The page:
Nathan's 22nd straight save sets club record
Closer has returned to his dominant form with Rangers after Tommy John surgery
TORONTO -- The Rangers' bullpen has been one of the many strengths of the club this year, and closer Joe Nathan is the primary reason why.
Nathan notched his 22nd consecutive save Saturday, which set a club record, and he is 24-for-25 in save opportunities this season. The 22 straight saves is the longest active streak in baseball and just two behind the Indians' Chris Perez for the longest of the 2012 season.
The 37-year-old Nathan has had only one longer run in his career, which came in 2004 as a member of the Twins when he converted 27 straight saves.
Nathan missed all of 2010 after undergoing Tommy John surgery, and he came back in 2011 to turn in one of the worst seasons of his career. But that didn't stop the Rangers from signing him to a multiyear deal in the offseason, and manager Ron Washington believes he's pitching like his former dominant self.
"I think before his operation, what you see is what he was, all the years in Minnesota," Washington said.
"He just doesn't have one pitch, that's what makes him so effective. He can cut it, sink it, slide it, curve it, and he's not afraid to use any of them at any time."
Washington said the key down the stretch will be monitoring Nathan's workload because "he's at his best when we have him fresh."
The skipper plans on using Nathan a little less in situations that he may have found himself in earlier in the season. Washington said that will create an opening for others and named Mark Lowe, Tanner Scheppers and Michael Kirkman as some of the relievers he could rely on a little more as a result.
Scheppers and Kirkland were two key pieces during Saturday's victory, as they were part of a relief corps that worked 4 1/3 scoreless innings for at least the third time this season. Nathan may get the praise, and rightfully so, but the group that bridges the gap to Mike Adams in the eighth has been throwing exceptional, too.
Texas' bullpen has won four of its past five games and has the best winning percentage (.680) and save percentage (.853) in the Majors.
Recovering well, Napoli could return when eligible
TORONTO -- Mike Napoli's road to recovery is going well, and there remains a possibility that he could rejoin the team when he is eligible to return from the 15-day disabled list on Aug. 26.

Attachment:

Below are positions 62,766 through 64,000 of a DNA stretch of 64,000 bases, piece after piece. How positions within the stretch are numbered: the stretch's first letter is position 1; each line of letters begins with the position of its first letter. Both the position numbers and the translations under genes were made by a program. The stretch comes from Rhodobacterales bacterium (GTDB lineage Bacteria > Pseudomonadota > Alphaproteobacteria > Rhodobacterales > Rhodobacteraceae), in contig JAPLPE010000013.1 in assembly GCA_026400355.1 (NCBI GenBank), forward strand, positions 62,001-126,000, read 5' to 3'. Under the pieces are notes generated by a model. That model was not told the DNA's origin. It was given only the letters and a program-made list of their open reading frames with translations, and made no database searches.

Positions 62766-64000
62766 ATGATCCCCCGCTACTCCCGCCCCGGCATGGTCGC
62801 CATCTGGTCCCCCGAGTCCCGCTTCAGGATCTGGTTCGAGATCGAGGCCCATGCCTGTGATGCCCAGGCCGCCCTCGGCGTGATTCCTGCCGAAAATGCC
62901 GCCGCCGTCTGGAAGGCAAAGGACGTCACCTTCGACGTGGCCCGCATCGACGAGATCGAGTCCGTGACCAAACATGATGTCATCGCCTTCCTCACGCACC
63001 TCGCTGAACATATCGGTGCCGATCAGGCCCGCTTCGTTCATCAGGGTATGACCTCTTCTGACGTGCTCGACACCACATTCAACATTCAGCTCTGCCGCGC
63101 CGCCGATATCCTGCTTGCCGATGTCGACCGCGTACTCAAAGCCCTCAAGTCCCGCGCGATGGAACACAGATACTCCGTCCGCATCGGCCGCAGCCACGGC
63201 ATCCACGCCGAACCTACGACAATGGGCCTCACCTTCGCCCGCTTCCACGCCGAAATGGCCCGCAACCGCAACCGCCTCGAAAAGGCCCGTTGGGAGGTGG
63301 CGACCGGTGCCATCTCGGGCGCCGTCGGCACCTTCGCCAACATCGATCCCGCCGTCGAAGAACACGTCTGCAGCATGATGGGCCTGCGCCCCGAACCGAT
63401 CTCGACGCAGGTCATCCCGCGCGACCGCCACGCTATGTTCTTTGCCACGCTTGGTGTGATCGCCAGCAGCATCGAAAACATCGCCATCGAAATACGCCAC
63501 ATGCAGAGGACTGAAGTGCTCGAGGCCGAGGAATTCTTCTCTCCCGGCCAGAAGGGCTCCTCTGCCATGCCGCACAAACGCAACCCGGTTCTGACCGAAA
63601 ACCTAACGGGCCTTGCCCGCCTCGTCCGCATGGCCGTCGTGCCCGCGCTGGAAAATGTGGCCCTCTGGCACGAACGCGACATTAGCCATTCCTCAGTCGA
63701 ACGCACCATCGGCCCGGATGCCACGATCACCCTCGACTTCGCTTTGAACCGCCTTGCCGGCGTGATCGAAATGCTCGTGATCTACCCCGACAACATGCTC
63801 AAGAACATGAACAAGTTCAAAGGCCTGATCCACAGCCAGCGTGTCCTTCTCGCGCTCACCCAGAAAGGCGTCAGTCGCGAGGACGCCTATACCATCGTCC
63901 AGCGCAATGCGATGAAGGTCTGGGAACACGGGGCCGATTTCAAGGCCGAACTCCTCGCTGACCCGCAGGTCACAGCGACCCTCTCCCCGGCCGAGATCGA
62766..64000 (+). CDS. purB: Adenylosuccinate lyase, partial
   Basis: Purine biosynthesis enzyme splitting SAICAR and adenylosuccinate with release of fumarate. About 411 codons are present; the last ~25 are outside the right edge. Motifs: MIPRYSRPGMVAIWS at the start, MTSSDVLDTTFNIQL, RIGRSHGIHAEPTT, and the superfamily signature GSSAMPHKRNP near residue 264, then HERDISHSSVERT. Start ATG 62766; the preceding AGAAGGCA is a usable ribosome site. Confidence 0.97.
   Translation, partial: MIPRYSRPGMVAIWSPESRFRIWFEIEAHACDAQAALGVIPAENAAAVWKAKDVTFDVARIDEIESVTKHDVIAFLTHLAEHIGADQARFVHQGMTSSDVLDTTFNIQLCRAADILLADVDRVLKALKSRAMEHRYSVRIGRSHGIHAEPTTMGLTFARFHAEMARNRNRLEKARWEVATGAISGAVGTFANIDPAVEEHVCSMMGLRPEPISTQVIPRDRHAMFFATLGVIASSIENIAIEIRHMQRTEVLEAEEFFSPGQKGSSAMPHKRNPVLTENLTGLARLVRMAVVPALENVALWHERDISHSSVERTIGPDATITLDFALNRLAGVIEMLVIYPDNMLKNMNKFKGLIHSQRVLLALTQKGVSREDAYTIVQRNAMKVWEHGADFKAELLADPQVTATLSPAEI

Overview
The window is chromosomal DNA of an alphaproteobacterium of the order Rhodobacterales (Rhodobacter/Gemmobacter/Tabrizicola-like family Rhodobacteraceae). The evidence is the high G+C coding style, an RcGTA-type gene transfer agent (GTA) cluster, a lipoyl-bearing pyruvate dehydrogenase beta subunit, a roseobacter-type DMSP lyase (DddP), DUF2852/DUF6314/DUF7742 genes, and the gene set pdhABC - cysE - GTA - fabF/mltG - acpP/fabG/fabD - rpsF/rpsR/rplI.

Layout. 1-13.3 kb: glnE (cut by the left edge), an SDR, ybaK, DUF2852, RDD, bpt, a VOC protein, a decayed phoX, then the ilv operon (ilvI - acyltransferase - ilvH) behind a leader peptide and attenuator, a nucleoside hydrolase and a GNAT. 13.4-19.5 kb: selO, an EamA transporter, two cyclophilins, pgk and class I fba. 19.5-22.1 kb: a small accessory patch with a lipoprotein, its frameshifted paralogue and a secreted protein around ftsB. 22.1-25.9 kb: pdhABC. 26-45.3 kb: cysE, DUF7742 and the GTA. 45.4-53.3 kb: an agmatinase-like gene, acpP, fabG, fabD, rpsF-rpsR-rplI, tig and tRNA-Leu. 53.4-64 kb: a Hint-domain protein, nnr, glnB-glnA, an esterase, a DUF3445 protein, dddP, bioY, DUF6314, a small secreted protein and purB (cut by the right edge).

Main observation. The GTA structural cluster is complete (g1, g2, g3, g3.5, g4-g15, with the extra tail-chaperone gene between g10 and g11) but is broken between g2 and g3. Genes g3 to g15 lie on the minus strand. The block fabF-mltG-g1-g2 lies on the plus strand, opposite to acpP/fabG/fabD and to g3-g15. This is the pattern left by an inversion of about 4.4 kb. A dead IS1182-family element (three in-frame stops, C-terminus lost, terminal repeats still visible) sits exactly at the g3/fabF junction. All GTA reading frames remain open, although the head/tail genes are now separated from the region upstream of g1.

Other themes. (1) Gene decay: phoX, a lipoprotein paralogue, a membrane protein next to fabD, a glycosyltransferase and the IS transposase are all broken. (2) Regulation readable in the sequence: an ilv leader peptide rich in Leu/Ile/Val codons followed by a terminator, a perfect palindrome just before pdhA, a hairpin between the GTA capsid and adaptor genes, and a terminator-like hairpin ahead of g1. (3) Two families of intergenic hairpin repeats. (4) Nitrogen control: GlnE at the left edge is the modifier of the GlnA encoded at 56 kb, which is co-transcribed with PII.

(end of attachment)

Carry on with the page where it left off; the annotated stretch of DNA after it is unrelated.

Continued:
But that will ultimately be determined once Napoli visits team doctor Keith Meister this upcoming week and has his strained left quad reevaluated.
"He's been working hard, doing a lot of medicine-ball work for his quad," Washington said. "He doesn't feel it when he bends anymore, but we just want to make sure it's gone so he can have a peace of mind."
If all checks out, manager Ron Washington said Napoli wouldn't need much time to get back in the lineup, and would probably use him as the team's designated hitter initially.
The All-Star catcher is batting .223 with 17 homers and 40 RBIs over 92 games this season.
Geovany Soto and Luis Martinez, who was recalled from Triple-A Round Rock when Napoli landed on the DL, have been catching during his absence.
Uehara set to begin rehab assignment Tuesday
TORONTO -- Right-handed reliever Koji Uehara threw 30 pitches in a live batting practice session with Double-A Frisco on Saturday with no reported setbacks. He was able to mix in all of his pitches effectively, according to manager Ron Washington.
"It went well," Washington said. "Today is the key with him to find out if there is any residual [effects] from it. But so far, so good."
Uehara, who has been sidelined since June 10 with a right lat strain that he aggravated in July, is scheduled to begin a rehab assignment Tuesday at Triple-A Round Rock.
The plan is for him to throw again on Friday, and if he is fine after the two rehab assignments, Washington said the team would activate him on Aug. 26, when Texas is at home against the Twins.
Uehara has a 2.11 ERA and 0.70 WHIP over 21 1/3 innings this season with a fantastic 22:2 strikeout-to-walk ratio.
Chris Toman is an associate reporter for MLB.com. This story was not subject to the approval of Major League Baseball or its clubs.